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July 02, 2016

Common Errors in English Usage with Explanations - Part 24

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  1.  
    • 'Any' women were dancing on the floor.  (wrong)
    • Some woman were dancing on the floor.  (correct)
      • Explanation : 'Any' usually carries a negative sense. It means anyone and cannot go with a plural noun women. 
  2.  
    • He never gave me some food.  (wrong)
    • He never gave me any food.  (correct)
      • Explanation : In a negative sentence we use 'any' rather than 'some'. 
  3.  
    • Few people can do what they want in life.  (wrong)
    • A few people can do what they want in life.  (correct)
      • Explanation : Few means 'hardly any' whereas 'a few' means 'some'. 
  4.  
    • I have to buy any articles from the market.  (wrong)
    • I have to buy some articles from the market.  (correct)
      • Explanation : In a positive sense, we use 'some' rather than 'any'. 
  5.  
    • I will not eat something.  (wrong)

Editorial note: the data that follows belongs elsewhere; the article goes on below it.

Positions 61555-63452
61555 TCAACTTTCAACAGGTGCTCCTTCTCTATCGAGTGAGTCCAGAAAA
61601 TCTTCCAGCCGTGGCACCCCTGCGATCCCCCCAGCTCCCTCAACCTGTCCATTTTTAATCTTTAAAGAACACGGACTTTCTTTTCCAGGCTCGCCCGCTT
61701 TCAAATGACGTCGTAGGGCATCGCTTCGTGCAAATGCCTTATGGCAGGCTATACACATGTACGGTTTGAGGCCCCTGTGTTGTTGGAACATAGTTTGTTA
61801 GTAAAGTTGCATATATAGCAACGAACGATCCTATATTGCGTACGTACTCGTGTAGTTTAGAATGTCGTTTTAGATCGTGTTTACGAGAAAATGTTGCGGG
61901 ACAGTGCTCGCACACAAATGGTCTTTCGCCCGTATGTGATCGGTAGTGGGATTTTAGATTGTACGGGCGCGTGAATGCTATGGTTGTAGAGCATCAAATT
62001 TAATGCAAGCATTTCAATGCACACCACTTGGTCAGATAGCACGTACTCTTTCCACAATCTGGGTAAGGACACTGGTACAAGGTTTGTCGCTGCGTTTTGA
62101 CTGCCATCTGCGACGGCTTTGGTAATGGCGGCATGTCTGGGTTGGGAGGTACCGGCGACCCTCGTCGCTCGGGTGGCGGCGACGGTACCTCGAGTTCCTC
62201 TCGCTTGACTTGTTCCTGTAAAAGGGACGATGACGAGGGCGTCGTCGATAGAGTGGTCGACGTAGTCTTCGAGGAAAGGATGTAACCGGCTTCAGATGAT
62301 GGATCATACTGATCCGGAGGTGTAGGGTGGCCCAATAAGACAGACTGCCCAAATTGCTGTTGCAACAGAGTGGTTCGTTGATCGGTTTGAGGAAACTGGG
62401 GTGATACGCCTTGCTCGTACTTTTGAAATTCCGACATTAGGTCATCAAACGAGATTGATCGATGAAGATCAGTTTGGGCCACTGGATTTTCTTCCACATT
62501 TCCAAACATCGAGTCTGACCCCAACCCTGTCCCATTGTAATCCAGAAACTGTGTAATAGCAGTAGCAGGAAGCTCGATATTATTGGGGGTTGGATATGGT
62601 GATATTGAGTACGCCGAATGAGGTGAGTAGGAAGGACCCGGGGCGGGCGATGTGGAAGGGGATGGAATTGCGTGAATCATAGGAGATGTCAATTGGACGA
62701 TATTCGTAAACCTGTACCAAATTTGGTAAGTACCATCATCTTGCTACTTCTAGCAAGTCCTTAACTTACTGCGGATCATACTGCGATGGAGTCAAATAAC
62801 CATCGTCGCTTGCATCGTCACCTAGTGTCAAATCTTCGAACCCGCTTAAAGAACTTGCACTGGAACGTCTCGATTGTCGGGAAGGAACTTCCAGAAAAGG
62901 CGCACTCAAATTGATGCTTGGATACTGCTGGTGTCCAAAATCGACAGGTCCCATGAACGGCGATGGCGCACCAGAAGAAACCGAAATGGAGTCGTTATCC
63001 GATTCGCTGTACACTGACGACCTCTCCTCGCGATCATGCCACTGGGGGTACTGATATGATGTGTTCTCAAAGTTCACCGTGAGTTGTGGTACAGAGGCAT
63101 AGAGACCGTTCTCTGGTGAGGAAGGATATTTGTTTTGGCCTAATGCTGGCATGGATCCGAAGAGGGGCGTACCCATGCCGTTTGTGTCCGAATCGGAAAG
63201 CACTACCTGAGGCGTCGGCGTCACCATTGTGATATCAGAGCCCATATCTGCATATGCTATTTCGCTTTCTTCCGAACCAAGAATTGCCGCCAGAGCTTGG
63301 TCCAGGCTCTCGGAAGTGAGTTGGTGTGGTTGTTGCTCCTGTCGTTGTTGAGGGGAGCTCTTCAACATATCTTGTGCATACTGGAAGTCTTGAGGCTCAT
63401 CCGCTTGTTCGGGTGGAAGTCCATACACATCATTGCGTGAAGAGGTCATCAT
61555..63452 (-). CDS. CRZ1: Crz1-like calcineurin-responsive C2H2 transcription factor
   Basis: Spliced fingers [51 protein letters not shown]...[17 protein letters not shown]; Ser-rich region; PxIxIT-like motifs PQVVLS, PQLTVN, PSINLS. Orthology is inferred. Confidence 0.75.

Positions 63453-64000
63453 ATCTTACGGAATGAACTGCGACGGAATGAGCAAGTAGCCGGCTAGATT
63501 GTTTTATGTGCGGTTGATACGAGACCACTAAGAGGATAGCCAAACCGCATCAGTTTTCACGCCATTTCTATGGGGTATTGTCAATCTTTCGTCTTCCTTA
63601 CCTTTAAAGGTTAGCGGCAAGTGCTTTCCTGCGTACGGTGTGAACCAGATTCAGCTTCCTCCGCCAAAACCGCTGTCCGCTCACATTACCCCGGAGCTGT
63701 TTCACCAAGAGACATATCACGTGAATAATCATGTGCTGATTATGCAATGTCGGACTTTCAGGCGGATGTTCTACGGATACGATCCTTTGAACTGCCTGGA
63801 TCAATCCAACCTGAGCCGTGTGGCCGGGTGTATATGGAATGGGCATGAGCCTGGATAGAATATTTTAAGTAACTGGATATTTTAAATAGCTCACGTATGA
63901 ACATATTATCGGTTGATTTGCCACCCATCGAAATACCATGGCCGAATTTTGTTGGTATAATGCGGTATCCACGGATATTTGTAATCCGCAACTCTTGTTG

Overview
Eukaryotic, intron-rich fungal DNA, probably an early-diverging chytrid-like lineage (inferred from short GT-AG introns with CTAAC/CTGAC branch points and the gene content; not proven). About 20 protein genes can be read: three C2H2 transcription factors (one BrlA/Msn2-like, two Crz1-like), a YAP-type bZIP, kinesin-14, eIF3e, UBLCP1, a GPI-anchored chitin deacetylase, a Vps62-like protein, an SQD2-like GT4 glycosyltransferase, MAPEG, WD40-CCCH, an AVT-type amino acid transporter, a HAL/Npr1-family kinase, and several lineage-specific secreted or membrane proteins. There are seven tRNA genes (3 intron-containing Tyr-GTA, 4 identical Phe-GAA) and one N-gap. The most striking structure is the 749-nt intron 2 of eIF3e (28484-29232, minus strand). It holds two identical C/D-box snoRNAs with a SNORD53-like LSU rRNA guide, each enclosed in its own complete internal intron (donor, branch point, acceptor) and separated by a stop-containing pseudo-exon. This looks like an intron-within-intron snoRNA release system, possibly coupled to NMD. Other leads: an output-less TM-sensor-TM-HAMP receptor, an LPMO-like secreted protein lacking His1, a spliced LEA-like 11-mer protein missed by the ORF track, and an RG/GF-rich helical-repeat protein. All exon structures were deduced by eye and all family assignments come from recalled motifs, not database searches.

• I will not eat anything.  (correct)
      • Explanation : In a negative sentence, we use the quantifier 'any' rather than 'some'. 
  6.  
    • Have you some of the books that we borrowed from the library yesterday ? (wrong)
    • Have you any of the books that we borrowed from the library yesterday ?  (correct)
      • Explanation : In questions 'any' is used, as a quantifier, through in some contexts, 'some' is used (e.g., will you have some tea ?)
  7.  
    • Little knowledge can be dangerous.  (wrong)
    • A little knowledge can be dangerous.  (correct)
      • Explanation : Little means 'hardly any' and a little means 'some amount of'. 
  8.  
    • A little persons donated for the needy.  (wrong)
    • A few persons donated for the needy.  (correct)
      • Explanation : With countable nouns we use 'a few' rather than 'a little'. 'Some' is used with both mass and countable nouns. 
  9.  
    • I want little milk. (wrong)
    • I want some milk.  (correct)
      • Explanation : Little is inappropriate because it means 'almost no'. 
  10.  
    • All the people, who came, were well.  (wrong)
    • All the people, who came, were good.  (correct)
      • Explanation : Where we need a predicative adjective we use 'good'; when we need an adverb, we need 'well'. 
  11.  
    • He is very good, thank you.  (wrong)
    • He is very well, thank you. (correct)
      • Explanation : as in question number 10.
Shared by Bhargav Gupta Yechuri

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